Sojourning Under the Sun: Sabbath Conforming: Humility (Matthew 6:1-18)

The Lord has called us to honor Him and to live a life exclusively for our God.  Christ makes this life a challenge when Christ is very explicit that the law is something that cuts to the heart rather than just being an outward superficial conforming.  It is impossible for us to conform to the Lord from our heart, and so how do we conform to the Lord?  How do we come before the Lord in light of such impossible exhortations?

Lead in Christ (John 15; LD 52

The Lord’s prayer has a strange request that we ask the Lord not to lead us into temptation.  If the Lord desires us to dwell with Him forever in heaven, then why would the Lord tempt us?  What does this request mean for our Christian life?  Can we trust our Lord if He is tempting us?  So, what does this request mean?

Wanting God’s Will (Ephesians 6:5-9; LD 49)

This is one of the requests of the Lord’s prayer that we can rattle off without really considering the implications of it.  What does it mean that we really want the Lord’s will?  This is basically saying that we no longer desire to live by our will, but by the will of our father in heaven.  So, how do we live by the will of the Lord seeking to honor the Lord?

Comforted by our Almighty Father (1 Kings 8:22-53 (LD 46)

Christ commands us to pray, “Our Father who art in heaven.”  This is not something that initially seems comforting to us earth dwelling Christians.  If God is in heaven while we are here on earth how can His heavenly dwelling be a benefit to us?  However, Christ is teaching us to pray this prayer so this is something good.  So, what we are we missing?  What is the bigger picture that we so often fail to see as struggling humans?  How is our praying to our Father in Heaven far more comforting than we could imagine?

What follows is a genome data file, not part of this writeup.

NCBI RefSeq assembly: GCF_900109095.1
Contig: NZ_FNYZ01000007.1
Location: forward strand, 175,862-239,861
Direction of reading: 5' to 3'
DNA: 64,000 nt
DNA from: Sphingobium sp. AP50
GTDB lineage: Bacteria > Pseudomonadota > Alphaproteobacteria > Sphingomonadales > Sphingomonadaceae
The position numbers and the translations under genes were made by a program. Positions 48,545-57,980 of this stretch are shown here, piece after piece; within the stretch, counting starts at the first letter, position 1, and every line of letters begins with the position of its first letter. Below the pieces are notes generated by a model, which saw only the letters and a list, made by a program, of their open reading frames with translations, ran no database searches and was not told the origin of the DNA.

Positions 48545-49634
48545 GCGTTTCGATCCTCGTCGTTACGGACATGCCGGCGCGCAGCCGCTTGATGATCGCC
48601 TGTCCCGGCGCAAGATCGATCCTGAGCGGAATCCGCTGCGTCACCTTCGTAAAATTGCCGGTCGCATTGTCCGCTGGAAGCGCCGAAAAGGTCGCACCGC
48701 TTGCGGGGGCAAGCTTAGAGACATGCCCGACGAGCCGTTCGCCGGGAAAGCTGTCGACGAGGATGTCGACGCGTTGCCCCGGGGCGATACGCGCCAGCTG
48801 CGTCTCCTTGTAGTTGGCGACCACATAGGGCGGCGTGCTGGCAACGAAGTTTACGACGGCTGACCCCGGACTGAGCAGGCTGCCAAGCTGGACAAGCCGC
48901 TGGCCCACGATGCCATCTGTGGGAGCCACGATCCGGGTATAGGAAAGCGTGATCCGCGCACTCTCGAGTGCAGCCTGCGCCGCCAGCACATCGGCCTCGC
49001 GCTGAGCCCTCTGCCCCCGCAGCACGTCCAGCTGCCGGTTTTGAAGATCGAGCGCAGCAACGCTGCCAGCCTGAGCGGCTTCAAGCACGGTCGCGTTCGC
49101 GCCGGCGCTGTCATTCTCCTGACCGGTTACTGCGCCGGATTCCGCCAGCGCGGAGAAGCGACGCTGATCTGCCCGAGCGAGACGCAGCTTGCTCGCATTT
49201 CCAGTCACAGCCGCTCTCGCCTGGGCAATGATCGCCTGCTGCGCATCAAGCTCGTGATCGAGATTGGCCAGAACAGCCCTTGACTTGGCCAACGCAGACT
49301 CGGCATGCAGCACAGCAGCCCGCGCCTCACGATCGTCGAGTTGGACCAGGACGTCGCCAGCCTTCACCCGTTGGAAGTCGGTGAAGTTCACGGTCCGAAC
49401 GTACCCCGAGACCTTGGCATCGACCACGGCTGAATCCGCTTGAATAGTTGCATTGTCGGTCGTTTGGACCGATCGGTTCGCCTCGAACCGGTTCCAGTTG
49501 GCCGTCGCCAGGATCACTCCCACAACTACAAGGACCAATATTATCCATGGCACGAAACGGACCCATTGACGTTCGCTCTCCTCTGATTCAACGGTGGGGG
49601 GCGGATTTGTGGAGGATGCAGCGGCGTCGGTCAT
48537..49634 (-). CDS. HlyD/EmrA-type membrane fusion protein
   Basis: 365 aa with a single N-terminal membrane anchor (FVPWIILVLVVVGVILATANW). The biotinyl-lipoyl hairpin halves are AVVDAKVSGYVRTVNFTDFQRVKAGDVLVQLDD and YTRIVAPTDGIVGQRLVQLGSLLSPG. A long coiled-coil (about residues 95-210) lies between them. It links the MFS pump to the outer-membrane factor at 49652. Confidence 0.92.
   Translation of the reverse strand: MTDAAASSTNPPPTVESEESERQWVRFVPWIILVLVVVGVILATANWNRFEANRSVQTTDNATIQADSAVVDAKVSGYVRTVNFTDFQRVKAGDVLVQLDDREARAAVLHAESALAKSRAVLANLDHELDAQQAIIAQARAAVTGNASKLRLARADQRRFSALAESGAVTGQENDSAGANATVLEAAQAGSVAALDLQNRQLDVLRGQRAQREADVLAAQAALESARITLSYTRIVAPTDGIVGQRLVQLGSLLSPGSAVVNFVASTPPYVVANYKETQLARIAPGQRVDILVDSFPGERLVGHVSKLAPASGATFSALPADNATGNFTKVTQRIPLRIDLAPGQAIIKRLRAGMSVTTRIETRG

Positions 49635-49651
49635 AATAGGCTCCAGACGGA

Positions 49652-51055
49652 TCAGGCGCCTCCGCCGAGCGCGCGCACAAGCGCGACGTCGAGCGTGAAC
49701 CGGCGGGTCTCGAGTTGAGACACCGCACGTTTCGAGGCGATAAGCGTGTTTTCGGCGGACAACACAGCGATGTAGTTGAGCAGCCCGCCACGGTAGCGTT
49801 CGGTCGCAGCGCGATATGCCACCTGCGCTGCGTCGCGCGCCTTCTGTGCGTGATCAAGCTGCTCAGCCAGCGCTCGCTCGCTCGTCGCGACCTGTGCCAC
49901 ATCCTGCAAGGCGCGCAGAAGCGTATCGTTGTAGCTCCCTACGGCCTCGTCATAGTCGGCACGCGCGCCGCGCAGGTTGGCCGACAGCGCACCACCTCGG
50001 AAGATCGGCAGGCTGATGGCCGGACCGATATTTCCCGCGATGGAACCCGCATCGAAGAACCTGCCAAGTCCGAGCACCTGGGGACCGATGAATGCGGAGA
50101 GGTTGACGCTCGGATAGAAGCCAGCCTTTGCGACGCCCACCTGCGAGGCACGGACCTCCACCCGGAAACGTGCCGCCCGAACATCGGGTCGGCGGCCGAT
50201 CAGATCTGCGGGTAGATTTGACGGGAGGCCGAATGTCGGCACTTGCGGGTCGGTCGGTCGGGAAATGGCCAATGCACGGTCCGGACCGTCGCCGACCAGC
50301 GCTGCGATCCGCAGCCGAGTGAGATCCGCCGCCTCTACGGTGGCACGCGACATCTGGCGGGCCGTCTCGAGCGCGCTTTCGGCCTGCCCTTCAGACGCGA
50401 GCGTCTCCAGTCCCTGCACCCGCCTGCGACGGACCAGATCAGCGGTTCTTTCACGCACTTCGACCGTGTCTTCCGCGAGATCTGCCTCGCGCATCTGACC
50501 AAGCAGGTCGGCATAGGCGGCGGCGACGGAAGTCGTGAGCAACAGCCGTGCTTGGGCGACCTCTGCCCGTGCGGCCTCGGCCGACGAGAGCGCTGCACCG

Lead Us to Life (1 Peter 5:8 (LD 52)

It is rather strange to ask the Lord not to lead us into temptation because we are sinners who follow our sinful desires quit well.  We also believe and affirm that God cannot sin.  If God cannot sin, and we are sinners why would we then ask the Lord not to lead us into temptation?  It seems that we are more than capable of finding and following temptation ourselves.  So, why do we pray such a request, and why even ask the Lord such a thing when really it is our call to walk the straight and narrow in Christ?  Right or is there more to this request?

The Kingdom of Suffering and Forgiveness (1 Peter 3:13-22 (LD 51)

The call for us to suffer and forgive those who offend us is a rather difficult challenge.  We as humans want to make sure that we get our pound of flesh.  We think that those who offend us must pay the price or we might want be scared that they will make a habit of offending us.  So, why do we ask for forgiveness and ask that we would forgive others?  What could possibly motivate us to want to fulfill this radical request?

This Day Our Daily Bread” (Psalm 145 (LD 50)

Our temptation is to trust in ourselves for our daily physical needs.  We can look to money we have set aside for a rainy day, our investments, our business opportunities, or maybe just our shrewd handling of money.  The temptation we have as creatures is that we can trust in our abilities for our daily provisions rather than the Lord.  So, why is this wrong and what does the prayer request regarding the Lord providing our daily bread put our financial priorities in perspective?

“Your Will be Done” (Luke 22:42 (LD 49)

We are creatures who have our own desires, convictions, and goals.  It is not natural for us as fallen creatures to put another’s will ahead of our own will.  If this is true then how can we pray, “Your will be done?”  How can we want the Lord’s will over our own will?  Is the Lord requiring something of us that is beyond our capabilities?  Does the Lord even know how difficult it is to desire such a thing? How do we know that our high priest who resides in the glory of heaven knows such a struggle?

“Our Father in Heaven” (Luke 11:11-13 (LD 46)

Our human inclination is to think that God dwelling in heaven makes Him distant from us.  However, when Christ teaches us to pray the force of addressing God as our Father in heaven seems to be a blessing.  So, why is it good that our Father is in heaven and not on an earthly visible throne?